Helmut spent many long and dark hours in the IVPP basement setting up his travel kit and shooting all kinds of fossils looking for traces of hidden structures, lost parts and new information as well as trying to tease his filters and lights into showing up what might just be there. For the answers to those questions you will have to wait for us to start the work or writing up the results, but from that you should be able to work out that his trip was not wasted.
While the skills and equipment necessary for this kind of work are obviously highly specialised (not to mention the patience where each frame might need an hour long exposure) and not cheap to acquire (either in costs or actual time and effort devoted to it) this really is a technique that needs to be pushed hard. Palaeontology is more than just bones, but as Helmut’s work reveals, much of the stuff beyond bones is either invisible, or in the past was erased before we even had a chance to find it. Hopefully this post has gone a very small way to promoting not just his work, but more importantly his methods.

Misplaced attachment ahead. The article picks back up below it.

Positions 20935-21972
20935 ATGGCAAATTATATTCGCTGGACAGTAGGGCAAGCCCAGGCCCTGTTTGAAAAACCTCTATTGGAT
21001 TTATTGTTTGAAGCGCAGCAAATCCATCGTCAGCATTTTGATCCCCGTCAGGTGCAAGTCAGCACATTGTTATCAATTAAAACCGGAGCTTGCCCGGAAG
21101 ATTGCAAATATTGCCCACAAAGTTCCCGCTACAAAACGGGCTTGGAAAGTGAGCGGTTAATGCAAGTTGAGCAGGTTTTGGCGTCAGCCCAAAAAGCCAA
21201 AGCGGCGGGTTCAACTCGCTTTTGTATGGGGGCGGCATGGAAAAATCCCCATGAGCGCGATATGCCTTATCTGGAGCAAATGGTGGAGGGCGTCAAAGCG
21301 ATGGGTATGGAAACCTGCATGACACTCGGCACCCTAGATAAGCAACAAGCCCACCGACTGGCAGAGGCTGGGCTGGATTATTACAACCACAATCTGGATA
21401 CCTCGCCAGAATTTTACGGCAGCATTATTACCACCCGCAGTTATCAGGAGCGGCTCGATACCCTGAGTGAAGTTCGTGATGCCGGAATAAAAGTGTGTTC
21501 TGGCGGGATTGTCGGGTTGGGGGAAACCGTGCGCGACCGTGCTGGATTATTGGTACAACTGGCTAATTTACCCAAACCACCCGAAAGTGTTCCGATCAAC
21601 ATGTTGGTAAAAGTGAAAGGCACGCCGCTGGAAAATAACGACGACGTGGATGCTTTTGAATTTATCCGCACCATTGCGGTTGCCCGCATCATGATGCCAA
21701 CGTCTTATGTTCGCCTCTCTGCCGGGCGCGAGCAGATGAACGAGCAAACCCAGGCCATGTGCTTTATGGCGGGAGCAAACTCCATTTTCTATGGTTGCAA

One final note, all of the photos here are ‘on loan’ so to speak and belong to Helmut, please don’t go copying them, downloading them or linking to them without permission. I don’t have access to software to protect or watermark them, so I’m relying on people being nice and reading this.